EARLI Mentoring Grant: Embodied Cognition in Physics Education

Embodied Cognition puppets
(Image via Pixabay, Creative Commons CC0)

Each year, five EARLI-JURE members are given the opportunity to benefit from an international mentoring visit for a period of 2-4 weeks. The mentor, who is an EARLI member and an experienced scholar in his/her respective field, can provide guidance and support to the doctoral student in a variety of themes. 

I'm happy and grateful to have been awarded an EARLI Mentoring Grant 2019: I will visit Jesper Haglund at Karlstad University, Sweden, to learn more about embodied cognition in Science Education:


Understanding how learners come to know abstract concepts requires a holistic approach. This reflects in the diversity of disciplines that have informed conceptual change research. Embodied cognition in science education has been a recent fruitful entryway to look at the ways learners conceptualise the world around them.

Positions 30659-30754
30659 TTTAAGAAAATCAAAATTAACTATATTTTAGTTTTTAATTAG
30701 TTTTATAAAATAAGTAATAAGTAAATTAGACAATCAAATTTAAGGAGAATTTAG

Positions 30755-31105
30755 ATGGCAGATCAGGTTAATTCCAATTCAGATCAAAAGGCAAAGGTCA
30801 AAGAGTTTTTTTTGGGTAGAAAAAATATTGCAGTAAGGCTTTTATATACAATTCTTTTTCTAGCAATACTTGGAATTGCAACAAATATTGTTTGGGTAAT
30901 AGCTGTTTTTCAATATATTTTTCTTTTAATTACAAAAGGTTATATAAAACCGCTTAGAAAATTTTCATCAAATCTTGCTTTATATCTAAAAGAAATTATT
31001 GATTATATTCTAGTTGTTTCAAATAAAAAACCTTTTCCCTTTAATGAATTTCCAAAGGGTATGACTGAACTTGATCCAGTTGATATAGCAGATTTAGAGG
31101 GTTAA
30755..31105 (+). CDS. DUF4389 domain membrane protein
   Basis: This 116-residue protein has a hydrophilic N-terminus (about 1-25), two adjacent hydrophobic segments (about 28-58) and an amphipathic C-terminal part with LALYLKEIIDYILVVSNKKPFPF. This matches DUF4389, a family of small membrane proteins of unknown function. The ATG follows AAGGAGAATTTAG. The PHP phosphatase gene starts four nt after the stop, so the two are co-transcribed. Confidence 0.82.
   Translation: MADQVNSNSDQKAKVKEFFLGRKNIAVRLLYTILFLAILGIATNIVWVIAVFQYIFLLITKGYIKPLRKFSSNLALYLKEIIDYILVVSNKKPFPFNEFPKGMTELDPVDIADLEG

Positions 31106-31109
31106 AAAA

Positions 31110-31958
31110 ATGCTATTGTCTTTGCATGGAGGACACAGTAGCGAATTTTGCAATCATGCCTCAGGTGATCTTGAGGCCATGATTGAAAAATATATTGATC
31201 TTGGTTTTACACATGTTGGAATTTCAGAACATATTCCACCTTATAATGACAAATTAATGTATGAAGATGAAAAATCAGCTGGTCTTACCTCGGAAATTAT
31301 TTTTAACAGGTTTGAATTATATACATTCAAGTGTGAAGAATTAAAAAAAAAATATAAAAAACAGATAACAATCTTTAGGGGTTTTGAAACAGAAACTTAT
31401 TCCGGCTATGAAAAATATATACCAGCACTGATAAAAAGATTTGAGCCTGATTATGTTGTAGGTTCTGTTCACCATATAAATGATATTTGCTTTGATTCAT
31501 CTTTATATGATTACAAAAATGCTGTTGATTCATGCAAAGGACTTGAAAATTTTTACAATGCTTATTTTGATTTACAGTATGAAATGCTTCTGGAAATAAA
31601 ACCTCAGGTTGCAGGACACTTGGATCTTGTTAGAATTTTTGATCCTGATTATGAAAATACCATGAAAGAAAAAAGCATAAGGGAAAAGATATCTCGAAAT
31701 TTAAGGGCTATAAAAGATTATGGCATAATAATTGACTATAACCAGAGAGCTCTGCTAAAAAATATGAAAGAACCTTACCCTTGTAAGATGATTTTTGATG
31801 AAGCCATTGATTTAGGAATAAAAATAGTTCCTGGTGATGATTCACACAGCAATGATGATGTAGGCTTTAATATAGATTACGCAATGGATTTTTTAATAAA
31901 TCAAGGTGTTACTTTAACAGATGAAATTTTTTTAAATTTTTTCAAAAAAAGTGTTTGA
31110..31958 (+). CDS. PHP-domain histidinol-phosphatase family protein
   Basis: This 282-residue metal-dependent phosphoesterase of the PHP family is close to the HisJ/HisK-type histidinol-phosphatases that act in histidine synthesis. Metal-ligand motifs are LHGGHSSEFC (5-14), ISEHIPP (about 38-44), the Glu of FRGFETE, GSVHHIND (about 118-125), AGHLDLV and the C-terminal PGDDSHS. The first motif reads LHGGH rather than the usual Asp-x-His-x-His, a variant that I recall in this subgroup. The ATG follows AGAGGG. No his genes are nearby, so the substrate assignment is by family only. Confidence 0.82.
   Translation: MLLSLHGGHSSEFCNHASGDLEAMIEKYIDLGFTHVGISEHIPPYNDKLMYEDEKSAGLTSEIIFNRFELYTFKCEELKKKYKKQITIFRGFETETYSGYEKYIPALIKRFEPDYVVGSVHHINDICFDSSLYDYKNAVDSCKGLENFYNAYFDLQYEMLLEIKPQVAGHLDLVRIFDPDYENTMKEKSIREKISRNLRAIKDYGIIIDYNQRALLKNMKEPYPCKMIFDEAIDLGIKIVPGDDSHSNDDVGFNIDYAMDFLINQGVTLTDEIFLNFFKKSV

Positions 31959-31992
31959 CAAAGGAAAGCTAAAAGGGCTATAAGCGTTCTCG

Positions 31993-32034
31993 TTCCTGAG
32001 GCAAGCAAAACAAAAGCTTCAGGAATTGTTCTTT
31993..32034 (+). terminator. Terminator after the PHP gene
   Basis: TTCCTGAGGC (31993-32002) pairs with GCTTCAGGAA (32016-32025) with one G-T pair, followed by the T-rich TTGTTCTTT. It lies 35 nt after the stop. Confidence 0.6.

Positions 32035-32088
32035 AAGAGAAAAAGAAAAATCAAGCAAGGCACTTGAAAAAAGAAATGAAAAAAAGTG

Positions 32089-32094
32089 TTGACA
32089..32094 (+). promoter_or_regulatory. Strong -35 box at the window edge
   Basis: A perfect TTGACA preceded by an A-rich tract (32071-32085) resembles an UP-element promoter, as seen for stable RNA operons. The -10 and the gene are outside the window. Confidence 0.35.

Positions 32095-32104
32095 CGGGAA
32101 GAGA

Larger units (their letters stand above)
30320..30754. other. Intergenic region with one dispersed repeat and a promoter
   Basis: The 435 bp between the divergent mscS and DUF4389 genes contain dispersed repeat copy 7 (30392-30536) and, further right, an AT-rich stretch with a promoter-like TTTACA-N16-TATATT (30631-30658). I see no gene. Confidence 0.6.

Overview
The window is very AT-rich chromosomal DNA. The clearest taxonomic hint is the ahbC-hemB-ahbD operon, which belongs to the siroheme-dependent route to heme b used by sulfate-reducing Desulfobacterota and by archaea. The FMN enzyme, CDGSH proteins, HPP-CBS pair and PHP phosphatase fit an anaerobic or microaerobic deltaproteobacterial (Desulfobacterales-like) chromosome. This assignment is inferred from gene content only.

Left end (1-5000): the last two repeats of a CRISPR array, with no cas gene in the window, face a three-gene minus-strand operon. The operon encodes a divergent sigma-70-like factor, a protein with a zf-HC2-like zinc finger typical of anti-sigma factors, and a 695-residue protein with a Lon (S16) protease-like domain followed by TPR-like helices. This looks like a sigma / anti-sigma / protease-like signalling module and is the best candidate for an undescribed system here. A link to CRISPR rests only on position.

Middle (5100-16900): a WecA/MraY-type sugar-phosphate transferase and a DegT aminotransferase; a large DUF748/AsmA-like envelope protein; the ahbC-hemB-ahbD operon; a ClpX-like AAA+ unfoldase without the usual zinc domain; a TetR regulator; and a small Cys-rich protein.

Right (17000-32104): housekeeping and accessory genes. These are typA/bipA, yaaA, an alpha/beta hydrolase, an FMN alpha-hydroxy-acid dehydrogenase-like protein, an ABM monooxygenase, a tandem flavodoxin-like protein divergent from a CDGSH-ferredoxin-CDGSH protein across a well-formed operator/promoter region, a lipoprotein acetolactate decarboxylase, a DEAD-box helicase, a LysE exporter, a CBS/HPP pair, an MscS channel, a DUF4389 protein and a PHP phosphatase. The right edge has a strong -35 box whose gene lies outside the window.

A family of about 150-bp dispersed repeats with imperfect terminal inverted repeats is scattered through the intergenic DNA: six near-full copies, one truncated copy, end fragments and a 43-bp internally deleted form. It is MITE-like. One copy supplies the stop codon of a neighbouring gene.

In my PhD-reseach I have taken a sociocultural approach to study how students deal with conceptual challenges in modern physics. This research has been greatly informed by ideas of embodied cognition and embodied interaction. These insights have informed the design of a digital learning environment that I developed as part of my PhD-project. The mentoring activities will allow me to build on this work by extending its scope to more foundational issues related to learning in the context of science education.


Jesper's research has focused on how embodied cognition theory can inform students' conceptual change in classical physics, such as mechanics and thermodynamics. With the mentoring activities, we will investigate how this perspective can be extended to modern physics, which offers a unique inquiry playground for conceptual change in relation to abstract scientific concepts. Through the mentoring activities I hope to take first actions to turn this potential into reality.

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